I asked the vet, “once we know the outcome, what are the treatments?”  In reply, she told me that if it was cancer, she would give Lily steroids to improve her energy level and appetite (plus apparently steroids make cats thirsty so she’d also drink more and avoid dehydration).  But, ultimately, that would only help for a short while and she would degrade again and there’d be little we could do beyond that.  If, however, it was an intestinal issue, the steroids would improve her eating and energy level (as well as her drinking) and she’d be on them the rest of her life, however long that might be.

What value did the ultrasound provide, I wondered.  If it’s cancer, the treatment is steriods.  If it’s not cancer, the treatment is still steroids.  The only difference is that either it would work for a short time or a long time.  So I declined the proposed ultrasound and told her to prescribe the steroids.

The reality is, although it might be interesting to have a diagnosis, in either outcome we would have the same path of treatment.  The avoided costs of the ultrasound, which would run several hundred dollars, could then be spent directly on steriods and specialized food.  Being the optimist, I picked up the steroids and popped off to the pet store for a whole case of special cat food.  My wife thought I was crazy coming home with a whole case.

Of course, just 2 days ago we used up the last of that case, and I bought another case of the food at the store.  I’m glad that the issue appears to be intestinal and not cancer.  But the story applies for all kinds of decisions.  If you take a step to analyze, collect data, etc., but regardless of the outcome it leads to the same next action, skip the analysis.  It’s just a waste of time.

Time, in my case, that could be better spent not traumatizing our cat and instead cuddling with her for however many more months or years of time we get.

“Escalate” is not risk management

I was reading an old risk mitigation plan that someone (it may have been me, but I hope not) wrote.  I don’t know why I was reading it, but that’s pretty irrelevant.  As I was reading it, there was  a line item for a potential risk that data wouldn’t be available for testing.  Under the mitigation plan it read “escalate to management.”

This is not a good mitigation strategy, yet as I mused over it, I realized that it is probably a strategy that is written more often than it should be.  Yet there are so many issues, where to begin:

  1. It’s reactive.  In the event that data is not available, we will escalate to management, it says.  That’s not mitigating a risk, that’s reacting to when a risk becomes an issue.
  2. Management isn’t going to be able to help you.  Management doesn’t have a magic wand to make the data appear.  Management could go ask/yell for some data, but it probably isn’t going to happen all that much faster.
  3. Even if you escalated the risk to management BEFORE it became an issue, it’s still not a great strategy.  It’s a punt.  “Management will fix this for me” is what it says.  Again, unless you’re willing to ascribe magical powers to management that they just don’t have, it’s not going to work.  To manage a risk, it has to be more than proactive, it has to be effective.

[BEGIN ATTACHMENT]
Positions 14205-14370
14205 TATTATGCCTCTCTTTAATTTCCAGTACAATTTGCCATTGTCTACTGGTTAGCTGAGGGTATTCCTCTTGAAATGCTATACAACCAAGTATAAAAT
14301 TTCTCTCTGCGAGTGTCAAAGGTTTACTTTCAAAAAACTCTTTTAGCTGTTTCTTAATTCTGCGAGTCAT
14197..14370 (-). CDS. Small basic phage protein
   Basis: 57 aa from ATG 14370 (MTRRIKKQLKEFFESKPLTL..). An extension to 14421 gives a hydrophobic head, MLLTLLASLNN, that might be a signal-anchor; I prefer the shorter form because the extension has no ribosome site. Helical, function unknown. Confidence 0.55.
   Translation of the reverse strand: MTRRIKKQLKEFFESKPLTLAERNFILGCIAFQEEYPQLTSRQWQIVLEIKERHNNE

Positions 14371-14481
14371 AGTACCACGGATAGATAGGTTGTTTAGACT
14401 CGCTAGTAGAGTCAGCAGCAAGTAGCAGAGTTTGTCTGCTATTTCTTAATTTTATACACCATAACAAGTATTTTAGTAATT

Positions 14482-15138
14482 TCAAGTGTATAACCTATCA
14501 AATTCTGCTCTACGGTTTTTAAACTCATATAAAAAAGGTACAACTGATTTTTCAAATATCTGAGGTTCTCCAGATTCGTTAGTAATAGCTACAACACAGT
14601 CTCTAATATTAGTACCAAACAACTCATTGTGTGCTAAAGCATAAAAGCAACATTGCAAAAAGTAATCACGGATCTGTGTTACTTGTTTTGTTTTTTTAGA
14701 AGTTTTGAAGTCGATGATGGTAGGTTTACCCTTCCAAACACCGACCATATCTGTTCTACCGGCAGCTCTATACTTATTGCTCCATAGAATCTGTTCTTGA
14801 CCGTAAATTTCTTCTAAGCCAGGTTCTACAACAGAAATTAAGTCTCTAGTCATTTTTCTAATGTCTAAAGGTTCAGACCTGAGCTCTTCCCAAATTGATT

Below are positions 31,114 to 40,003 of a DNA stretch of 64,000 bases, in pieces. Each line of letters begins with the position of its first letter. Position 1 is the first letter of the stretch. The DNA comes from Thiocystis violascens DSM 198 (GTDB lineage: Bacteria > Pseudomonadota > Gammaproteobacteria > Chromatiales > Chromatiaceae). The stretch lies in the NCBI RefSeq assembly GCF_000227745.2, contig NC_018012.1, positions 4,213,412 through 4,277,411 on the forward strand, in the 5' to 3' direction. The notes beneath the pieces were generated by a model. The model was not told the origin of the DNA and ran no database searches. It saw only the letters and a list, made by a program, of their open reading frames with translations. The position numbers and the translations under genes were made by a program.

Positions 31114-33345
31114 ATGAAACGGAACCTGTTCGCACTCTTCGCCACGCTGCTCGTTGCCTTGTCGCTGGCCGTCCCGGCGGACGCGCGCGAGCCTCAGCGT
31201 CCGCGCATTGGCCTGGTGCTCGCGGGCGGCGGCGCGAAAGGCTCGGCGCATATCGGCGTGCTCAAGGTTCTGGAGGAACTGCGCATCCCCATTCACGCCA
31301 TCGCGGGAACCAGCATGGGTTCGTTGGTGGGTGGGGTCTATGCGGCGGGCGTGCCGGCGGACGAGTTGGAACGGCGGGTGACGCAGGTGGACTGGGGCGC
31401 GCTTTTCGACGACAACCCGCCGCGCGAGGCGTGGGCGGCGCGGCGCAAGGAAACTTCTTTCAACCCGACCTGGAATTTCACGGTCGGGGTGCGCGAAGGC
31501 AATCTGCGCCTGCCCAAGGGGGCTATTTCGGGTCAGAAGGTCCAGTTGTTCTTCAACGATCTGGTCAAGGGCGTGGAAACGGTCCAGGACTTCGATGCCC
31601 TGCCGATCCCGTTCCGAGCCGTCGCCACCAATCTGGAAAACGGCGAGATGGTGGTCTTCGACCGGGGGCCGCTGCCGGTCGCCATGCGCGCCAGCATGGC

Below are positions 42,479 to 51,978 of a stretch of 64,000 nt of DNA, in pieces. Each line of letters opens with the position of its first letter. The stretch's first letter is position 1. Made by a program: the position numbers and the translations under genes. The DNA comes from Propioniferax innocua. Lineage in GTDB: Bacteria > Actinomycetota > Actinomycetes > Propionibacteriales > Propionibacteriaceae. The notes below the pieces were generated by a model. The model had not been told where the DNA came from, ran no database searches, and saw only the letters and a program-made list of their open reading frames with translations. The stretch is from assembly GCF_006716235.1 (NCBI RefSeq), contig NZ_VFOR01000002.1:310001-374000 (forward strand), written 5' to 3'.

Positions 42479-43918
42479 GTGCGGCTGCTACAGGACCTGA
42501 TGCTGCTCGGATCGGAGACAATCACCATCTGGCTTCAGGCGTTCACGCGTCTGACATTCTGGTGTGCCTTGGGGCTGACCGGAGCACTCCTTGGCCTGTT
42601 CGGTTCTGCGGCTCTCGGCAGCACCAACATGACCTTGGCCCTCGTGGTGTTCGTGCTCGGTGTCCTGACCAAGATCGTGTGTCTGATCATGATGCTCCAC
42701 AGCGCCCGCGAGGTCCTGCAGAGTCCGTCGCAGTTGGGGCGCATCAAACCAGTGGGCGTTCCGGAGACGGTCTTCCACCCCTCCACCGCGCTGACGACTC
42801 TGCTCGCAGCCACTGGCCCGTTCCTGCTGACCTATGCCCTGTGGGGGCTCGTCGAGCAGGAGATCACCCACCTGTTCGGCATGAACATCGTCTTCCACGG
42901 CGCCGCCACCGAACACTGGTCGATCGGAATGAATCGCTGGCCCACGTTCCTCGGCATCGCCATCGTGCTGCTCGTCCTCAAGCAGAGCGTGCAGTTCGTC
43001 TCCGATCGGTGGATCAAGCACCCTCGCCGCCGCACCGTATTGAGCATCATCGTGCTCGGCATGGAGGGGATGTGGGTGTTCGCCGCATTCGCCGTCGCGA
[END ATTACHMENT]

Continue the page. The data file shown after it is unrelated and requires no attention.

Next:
Yes, there will always be risks that become issues that nobody even imagines – the “unknown unknowns” as it were.  Risk management is to about managing the known unknowns.  For example, in Nassim Talev’s book The Black Swan he writes about the casinos.  They manage all kinds of known unknown risks – like who is going to try and count cards, or steal, etc.  But, they didn’t have a plan for the unknown unknowns, like the fact that one of Sigfried and Roy’s tigers were going to maul one of them.

As much as Mr. Talev points out a very good point – there are extreme events that could happen – if you don’t at least manage the known risks, you’ll become a victim of one of those long before you get the chance to be wiped out by a huge unknown risk.  Admittedly, it doesn’t sound like much of a reason to manage risk at all, but like all risks, the unknown unknowns might happen but aren’t guaranteed to happen, and thus improving your chances of success by really managing risks is still worth it.

All that said, reacting to risks becoming issues is not risk management.  Mitigation plans must provide an alternate path which may be less ideal, more expensive or even somewhat slower than your original plan, but not as bad as not managing the risk at all.

What aren’t they telling you?

For sure, many companies fail to even listen to what customers are telling them, but what about what they aren’t telling you?  Is the absence of complaints adequate to infer that the software is good?  I would say no.

Have you ever downloaded a little application hoping it would do something for you only to find out that it does close to what you want, but not quite.  You play with it for a bit, and then you’re back out onto the web to search for another solution.  In the meantime, you quietly uninstall the software that didn’t meet your needs.